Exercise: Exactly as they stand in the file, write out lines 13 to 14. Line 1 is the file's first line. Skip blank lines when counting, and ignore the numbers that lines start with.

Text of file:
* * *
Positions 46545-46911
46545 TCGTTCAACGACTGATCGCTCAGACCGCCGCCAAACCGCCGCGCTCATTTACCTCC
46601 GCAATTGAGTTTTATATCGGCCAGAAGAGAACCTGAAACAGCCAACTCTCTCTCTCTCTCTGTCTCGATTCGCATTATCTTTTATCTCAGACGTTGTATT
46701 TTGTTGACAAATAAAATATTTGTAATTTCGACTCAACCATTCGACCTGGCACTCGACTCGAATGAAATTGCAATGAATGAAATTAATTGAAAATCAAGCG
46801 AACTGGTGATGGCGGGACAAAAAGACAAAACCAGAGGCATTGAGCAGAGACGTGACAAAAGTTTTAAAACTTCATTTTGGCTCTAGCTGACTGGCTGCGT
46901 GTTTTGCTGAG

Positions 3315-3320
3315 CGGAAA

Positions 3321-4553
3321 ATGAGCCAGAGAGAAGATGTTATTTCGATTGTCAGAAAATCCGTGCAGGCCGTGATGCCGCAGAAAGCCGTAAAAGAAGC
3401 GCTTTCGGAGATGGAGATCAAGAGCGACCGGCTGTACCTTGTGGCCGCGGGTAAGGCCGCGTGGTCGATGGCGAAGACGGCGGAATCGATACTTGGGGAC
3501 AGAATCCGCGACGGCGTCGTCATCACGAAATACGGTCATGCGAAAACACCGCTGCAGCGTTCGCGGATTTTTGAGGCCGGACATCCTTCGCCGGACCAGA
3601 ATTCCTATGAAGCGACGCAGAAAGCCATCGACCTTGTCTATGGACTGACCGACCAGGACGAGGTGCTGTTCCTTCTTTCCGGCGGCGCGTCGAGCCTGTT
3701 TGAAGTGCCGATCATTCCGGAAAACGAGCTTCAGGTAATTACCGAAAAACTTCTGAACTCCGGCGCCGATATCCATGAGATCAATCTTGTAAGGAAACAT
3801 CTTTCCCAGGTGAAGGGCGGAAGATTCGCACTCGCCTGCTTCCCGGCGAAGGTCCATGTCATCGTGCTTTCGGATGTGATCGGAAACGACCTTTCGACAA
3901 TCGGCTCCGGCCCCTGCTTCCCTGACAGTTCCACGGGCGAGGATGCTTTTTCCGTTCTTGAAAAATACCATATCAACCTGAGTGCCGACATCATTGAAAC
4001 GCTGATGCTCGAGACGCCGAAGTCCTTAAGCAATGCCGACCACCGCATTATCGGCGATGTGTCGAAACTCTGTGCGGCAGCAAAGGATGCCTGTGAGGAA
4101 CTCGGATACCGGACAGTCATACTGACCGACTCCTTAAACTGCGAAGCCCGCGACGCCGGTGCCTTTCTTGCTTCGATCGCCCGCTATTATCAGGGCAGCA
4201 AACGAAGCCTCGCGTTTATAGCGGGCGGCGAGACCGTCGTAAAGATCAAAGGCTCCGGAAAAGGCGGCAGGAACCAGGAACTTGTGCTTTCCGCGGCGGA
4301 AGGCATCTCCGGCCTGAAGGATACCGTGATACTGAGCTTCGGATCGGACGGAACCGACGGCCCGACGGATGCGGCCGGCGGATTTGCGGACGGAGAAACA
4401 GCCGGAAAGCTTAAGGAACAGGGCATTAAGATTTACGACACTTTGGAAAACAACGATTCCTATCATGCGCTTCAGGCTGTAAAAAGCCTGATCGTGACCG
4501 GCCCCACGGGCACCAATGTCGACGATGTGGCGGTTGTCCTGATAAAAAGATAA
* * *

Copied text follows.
3601 ATTCCTATGAAGCGACGCAGAAAGCCATCGACCTTGTCTATGGACTGACCGACCAGGACGAGGTGCTGTTCCTTCTTTCCGGCGGCGCGTCGAGCCTGTT
3701 TGAAGTGCCGATCATTCCGGAAAACGAGCTTCAGGTAATTACCGAAAAACTTCTGAACTCCGGCGCCGATATCCATGAGATCAATCTTGTAAGGAAACAT